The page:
Emmy Awards Match Neuromarketing Study

EEG activity during Coke Heist adThe recent Creative Arts Emmy Award result had an interesting neuromarketing tie-in: Super Bowl commercials found to be emotionally engaging using EEG and biometric measures fared unusually well in the Emmy award competition:

Earlier this year, Sands Research Inc., a leading provider of neuromarketing research studies, completed an extensive study into all 72 television commercials aired during NBC`s 2009 Super Bowl XLIII broadcast. Each of the TV spots were ranked by the Company`s Neuro-Engagement Factor (NEF) scoring system which is based upon measuring EEG (brain wave) activity from viewers and Sands Research`s proprietary software and algorithms that measures the viewer`s attention levels.

Three out of the top five commercials identified from that Super Bowl study were nominated for the coveted Academy of Television Arts and Sciences` Creative Arts Emmy Award. This past weekend, top ranked Coca-Cola`s “Heist” from Wieden + Kennedy, won the 2009 Emmy Award for outstanding commercial at the Creative Arts Emmy Awards. [From Reuters Press Release - Sands Research 2009 Super Bowl Neuromarketing Study Matches Creative Arts Emmy Awards.]

Is this coincidence? Perhaps not… According to Sands, “a good ad will always have a large spike in brain activity within the first 800 milliseconds of the ad and sustain a high plateau across the length of the commercial.” It seems likely that many ads found to be engaging this way would also capture the attention of judges.

Of course, that doesn’t mean the ad will actually sell product. An ad can entertain effectively while not leading to sales or even improving brand recall. Nevertheless, such studies should be able to weed out the duds – ads that are supposed to be entertaining and engaging but miss that mark.

Sands Research rankings of all 2009 Super Bowl ads can be found here.

email

This post was written by:

— who has written 985 posts on Neuromarketing.

Roger Dooley writes and speaks about marketing, and in particular the use of neuroscience and behavioral research to make advertising, marketing, and products better. He is the primary author at Neuromarketing, and founder of Dooley Direct LLC, a marketing consultancy. Follow him on Twitter.

Contact the author

Brainfluence: 100 Ways to Persuade and Convince Consumers with Neuromarketing Get 100 amazing brain-based marketing strategies! Brainfluence is recommended for any size business, even startups and nonprofits!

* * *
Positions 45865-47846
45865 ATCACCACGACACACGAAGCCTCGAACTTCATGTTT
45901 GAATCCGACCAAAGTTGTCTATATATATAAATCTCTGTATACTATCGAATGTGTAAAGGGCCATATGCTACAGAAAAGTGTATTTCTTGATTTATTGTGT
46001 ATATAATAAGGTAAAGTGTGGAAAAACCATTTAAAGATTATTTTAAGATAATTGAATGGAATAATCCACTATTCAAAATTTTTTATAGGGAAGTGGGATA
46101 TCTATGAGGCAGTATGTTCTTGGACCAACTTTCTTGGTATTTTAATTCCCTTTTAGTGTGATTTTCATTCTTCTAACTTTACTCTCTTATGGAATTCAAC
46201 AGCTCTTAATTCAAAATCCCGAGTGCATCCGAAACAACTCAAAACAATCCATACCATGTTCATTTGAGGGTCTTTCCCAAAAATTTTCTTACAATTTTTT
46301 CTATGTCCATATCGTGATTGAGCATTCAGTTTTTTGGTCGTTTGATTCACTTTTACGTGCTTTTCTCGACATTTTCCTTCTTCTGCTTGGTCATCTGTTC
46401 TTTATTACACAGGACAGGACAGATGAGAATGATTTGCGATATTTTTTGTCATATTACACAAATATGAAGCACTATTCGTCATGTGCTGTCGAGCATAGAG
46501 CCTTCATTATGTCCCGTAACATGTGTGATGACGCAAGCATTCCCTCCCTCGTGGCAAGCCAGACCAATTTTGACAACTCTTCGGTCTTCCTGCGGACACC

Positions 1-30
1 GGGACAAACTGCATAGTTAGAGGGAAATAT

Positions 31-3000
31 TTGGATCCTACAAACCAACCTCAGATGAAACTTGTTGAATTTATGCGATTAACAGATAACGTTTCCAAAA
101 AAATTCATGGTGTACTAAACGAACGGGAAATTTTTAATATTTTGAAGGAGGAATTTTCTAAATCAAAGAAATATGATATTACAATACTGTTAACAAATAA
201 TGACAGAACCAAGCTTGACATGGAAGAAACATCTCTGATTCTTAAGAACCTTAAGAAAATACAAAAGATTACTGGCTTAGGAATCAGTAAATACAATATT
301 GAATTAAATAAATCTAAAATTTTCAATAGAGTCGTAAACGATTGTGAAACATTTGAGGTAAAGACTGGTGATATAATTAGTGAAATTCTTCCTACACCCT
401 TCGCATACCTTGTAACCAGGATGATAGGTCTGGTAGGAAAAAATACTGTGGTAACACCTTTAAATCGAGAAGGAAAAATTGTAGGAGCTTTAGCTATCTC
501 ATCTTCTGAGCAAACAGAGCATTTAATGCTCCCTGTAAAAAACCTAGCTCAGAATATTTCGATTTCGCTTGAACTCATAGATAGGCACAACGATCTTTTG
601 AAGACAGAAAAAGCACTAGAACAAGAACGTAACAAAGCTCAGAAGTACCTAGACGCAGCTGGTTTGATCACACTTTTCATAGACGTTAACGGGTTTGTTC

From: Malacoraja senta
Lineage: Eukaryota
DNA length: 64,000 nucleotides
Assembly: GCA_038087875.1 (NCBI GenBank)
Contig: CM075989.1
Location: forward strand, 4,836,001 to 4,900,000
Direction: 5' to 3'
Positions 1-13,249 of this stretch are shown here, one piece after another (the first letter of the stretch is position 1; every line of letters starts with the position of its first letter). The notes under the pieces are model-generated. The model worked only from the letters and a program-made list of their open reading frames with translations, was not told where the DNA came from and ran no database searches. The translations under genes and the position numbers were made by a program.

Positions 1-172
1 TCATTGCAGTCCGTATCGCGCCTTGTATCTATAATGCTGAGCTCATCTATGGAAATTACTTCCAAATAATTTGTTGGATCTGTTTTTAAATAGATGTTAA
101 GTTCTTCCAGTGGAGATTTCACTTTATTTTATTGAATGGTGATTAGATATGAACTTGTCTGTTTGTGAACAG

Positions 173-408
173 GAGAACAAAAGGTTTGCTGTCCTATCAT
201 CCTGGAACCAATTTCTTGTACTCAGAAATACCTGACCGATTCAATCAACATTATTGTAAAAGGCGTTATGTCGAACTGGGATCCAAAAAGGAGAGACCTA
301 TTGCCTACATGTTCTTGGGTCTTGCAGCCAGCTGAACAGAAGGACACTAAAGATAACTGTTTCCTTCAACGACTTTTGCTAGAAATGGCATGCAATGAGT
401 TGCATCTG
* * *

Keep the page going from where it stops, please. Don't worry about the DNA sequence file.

Guy KawasakiRead this book to learn even more ways to change people's hearts, minds, and actions.   — Guy Kawasaki, author of Enchantment and former chief evangelist of Apple
Brainfluence Info

{

1 response to "Emmy Awards Match Neuromarketing Study" — Your Turn

}

Ron Wright
Twitter: Sands_Research
16. September 2009 at 9:15 am

Roger – To quote your February 1, 2009 posting “Who will win the neuromarketing Super Bowl?”:

“I do expect that sooner or later we’ll see some validated research that ties ad neuromarketing rankings to results in the marketplace. Let the game(s) begin!”

We are now starting to see validated research be released that confirms neuromarketing’s value for the advertising community (and I emphasize validated research – not some of these CEO puff piece articles).

The analysis Sands Research performed with Ameritest and released in the August issue of Quirk’s, demonstrates the added value of combined copytesting and neuromarketing market research. (http://www.sandsresearch.com/AT_SRI_Quirk.aspx)

Your July 27th post regarding the book “Brand Immortality” by Pringle and Field, specifically the IPA dataBANK research they collected that demonstrated “Campaigns with purely emotional content performed about twice as well”. However, “The authors note that while an emotional marketing campaign may be more effective, creating ads that engage consumer emotions isn’t easy.” And you concluded “Emotion-based ads may be more difficult to create, but the stats say it’s worth the effort.”

And our Super Bowl results which match the Emmy Award, as you say, “such studies should be able to weed out the duds”.

After twenty plus years of working in and with the cognitive neuroscience research community, Steve Sands and I realize it is not one big “Aha” moment. Advancement in understanding brain function and emotions are lots of small “Aha” moments.

With the acceptance of neuromarketing as an adjunct to standard market research methodologies by advertisers, the financial rewards will bring even more talented cognitive neuroscience researchers into the field and I believe that sooner not later, we will see more exciting, validated research advancing our knowledge of why we buy.

Thanks for being a key central point for the field.

Ron Wright
CEO / Sands Research Inc.

Reply

Leave a Reply